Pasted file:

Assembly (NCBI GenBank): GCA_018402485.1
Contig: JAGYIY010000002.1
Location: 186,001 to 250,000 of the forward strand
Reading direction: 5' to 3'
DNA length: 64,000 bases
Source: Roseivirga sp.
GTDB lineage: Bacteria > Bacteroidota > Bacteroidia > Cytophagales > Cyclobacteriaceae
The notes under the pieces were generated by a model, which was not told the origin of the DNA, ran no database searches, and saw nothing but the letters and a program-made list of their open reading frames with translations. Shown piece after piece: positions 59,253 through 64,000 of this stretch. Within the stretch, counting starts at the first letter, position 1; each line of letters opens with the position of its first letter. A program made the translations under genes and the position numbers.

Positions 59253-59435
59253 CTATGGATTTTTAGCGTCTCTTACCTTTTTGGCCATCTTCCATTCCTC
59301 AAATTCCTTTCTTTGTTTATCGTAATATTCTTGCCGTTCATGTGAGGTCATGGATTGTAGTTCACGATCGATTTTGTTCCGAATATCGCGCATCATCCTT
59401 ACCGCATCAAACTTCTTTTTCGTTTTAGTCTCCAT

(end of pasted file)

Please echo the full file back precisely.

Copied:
Assembly (NCBI GenBank): GCA_018402485.1
Contig: JAGYIY010000002.1
Location: 186,001 to 250,000 of the forward strand
Reading direction: 5' to 3'
DNA length: 64,000 bases
Source: Roseivirga sp.
GTDB lineage: Bacteria > Bacteroidota > Bacteroidia > Cytophagales > Cyclobacteriaceae
The notes under the pieces were generated by a model, which was not told the origin of the DNA, ran no database searches, and saw nothing but the letters and a program-made list of their open reading frames with translations. Shown piece after piece: positions 59,253 through 64,000 of this stretch. Within the stretch, counting starts at the first letter, position 1; each line of letters opens with the position of its first letter. A program made the translations under genes and the position numbers.

Positions 59253-59435
59253 CTATGGATTTTTAGCGTCTCTTACCTTTTTGGCCATCTTCCATTCCTC
59301 AAATTCCTTTCTTTGTTTATCGTAATATTCTTGCCGTTCATGTGAGGTCATGGATTGTAGTTCACGATCGATTTTGTTCCGAATATCGCGCATCATCCTT
59401 ACCGCATCAAACTTCTTTTTCGTTTTAGTCTCCAT